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5-hour Energy’s Quest for New Growth

The 5-Hour Energy Shot Line-up
The 5-Hour Energy Shot Line-up

It seems that the craze over energy shots have died down since 2012 and left 5-Hour Energy as the last company standing.  That shouldn’t be a surprise since existing consumers were fiercely loyal to the brand, to the extent that offerings from energy stalwarts like Red Bull and Monster failed to sustain sales in this segment.  After winning the battle for energy shot supremacy, 5-Hour Energy still faced challenges toward reaching a wider array of consumers.  The energy shot manufacturer need to reach other demographics to continue growing.  That spawned line extensions to reach women, as well as sampling events to reach seniors. This past summer, the company ran a “Yummification” campaign to leverage 5-Hour Energy as a mixer (BevNet’s Ray Latif has an in-depth look at the campaign here).  While all companies have growth barriers, what has 5-Hour Energy done differently to overcome these growth challenges?  And beyond its success, what other opportunities exist for them in the foreseeable future?

It would appear that targeting women and seniors are components of an overarching 5-Hour Energy growth plan, and the strategic objective is to increase consumption.  Reach new demographics isn’t all that different from what other companies do, so catering to women and seniors are not all that unique.  What is unconventional is their “Yummification” campaign.  5-Hour Energy recognized that taste was a blockage that would not be solved despite their efforts to highlight product benefits.  The “Yummification” campaign leveraged fans’ creativity in a contest to create recipes for mixing 5-Hour Energy with other beverages (mainly non-alcoholic ones) to lessen the medicinal taste.  As a side benefit, this contest required submissions through YouTube helped generate a lot of media exposure.  Beyond media impressions, the campaign showcase new usage occasions for 5-Hour Energy.  Contest submissions advertised concoctions to refresh the user during athletic training, waking up, and gaming among many others.  Athletic training, waking up, and gaming are occasions typically paired with other refreshments, such as sports drinks, coffee, and juice & water.  Energy drinks – let alone energy shots – seldom enter the conversation as refreshments during these times.  However, it looks like that will change following the success of their “Yummification” campaign.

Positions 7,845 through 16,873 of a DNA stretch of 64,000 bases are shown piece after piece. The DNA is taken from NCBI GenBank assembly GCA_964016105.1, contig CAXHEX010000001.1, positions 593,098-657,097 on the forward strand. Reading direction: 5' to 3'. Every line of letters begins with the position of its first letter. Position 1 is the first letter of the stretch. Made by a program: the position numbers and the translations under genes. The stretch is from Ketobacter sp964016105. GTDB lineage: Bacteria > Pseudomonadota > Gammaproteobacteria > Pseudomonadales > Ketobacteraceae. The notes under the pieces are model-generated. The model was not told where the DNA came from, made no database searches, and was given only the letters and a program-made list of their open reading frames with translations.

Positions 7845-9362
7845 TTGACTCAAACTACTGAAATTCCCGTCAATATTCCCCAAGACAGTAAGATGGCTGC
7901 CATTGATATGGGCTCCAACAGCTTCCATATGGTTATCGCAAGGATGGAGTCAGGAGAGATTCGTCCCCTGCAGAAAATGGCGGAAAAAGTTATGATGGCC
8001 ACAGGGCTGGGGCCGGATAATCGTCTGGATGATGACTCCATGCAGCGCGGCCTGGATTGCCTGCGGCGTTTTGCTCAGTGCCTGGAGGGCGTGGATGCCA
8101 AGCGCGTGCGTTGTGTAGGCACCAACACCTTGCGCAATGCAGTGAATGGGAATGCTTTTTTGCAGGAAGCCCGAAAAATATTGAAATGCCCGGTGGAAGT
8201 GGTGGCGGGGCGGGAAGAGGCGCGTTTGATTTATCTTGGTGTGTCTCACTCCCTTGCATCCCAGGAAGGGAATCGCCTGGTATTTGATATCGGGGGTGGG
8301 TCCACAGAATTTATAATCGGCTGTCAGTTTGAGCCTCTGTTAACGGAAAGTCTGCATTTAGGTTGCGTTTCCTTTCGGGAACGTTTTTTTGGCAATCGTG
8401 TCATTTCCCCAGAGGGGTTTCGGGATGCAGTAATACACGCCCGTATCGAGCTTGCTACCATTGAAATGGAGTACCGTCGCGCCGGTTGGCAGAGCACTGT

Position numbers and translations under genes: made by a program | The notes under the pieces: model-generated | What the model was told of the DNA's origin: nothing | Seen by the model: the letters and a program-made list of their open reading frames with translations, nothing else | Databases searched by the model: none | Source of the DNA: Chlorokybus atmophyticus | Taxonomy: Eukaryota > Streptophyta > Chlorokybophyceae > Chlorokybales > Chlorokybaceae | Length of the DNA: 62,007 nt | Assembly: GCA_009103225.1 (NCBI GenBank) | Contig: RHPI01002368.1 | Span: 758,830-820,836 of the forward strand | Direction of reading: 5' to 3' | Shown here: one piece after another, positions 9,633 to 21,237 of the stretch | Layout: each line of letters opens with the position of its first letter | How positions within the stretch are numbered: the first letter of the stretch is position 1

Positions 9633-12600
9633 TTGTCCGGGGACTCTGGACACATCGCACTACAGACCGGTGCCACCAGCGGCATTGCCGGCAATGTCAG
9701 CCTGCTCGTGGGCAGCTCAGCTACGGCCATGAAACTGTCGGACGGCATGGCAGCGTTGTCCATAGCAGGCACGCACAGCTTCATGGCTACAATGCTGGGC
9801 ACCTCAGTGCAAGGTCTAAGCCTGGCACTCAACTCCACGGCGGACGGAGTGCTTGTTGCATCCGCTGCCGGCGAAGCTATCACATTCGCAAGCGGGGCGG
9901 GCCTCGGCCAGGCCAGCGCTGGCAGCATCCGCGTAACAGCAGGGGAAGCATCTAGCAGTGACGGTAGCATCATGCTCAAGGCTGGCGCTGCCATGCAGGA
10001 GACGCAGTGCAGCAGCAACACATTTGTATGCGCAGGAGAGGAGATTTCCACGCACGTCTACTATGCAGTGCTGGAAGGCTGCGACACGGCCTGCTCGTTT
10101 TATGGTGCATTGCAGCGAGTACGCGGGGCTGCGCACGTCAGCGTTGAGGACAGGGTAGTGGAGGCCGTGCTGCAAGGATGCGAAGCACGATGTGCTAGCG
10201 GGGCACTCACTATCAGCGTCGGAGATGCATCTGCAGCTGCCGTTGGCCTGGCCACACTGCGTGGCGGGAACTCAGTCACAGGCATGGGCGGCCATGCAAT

5-Hour Energy's Yummmification Contest.  Courtesy of blog.5hourenergy.com.
5-Hour Energy’s Yummmification Contest. Courtesy of blog.5hourenergy.com.

Beyond the campaign’s success, it seems 5-Hour Energy has uncovered business opportunities that they were previously unaware of.  Serving as an ingredient as well as a standalone product gives them many more opportunities to sell itself.  Beyond the regular activities to feature the product as a strong standalone product, mixing the shot with other beverages now gives 5-Hour Energy many cross-promotion and marketing opportunities.  5-Hour Energy could try securing displays in the juice aisle to forge a stronger bond with the juices that could be mixed with their product.  Or secure displays in the coffee aisle to convert or steal coffee consumers.  Regardless of displays or other in-store activation tools, many opportunities have emerged to continue delivering growth momentum.

Judging by the potential that this campaign could provide to 5-hour Energy, it’s a surprise it took them so long to come up with it.  It may be the fact that the segment was riding a hot growth trend that nullified the need for marketing support.  Or that negative media surrounding energy drinks required more immediate attention than developing a sustained growth strategy.  Whatever the case, the campaign has now happened and translated fantastic success.  The one downside is that the campaign won’t be repeated, as said by Brandon Bohland, a special markets manager at the company.  Which means that the recipes submitted for the campaign are the only ones that will exist for the foreseeable future, until 5-Hour Energy creates other contests calling for recipe creations.

Visit 5hourenergy.com/yummification to see the videos and recipes for their Yummification contest.

Big Red Buys Xyience, Ends UFC Partnership

Xenergy Lineup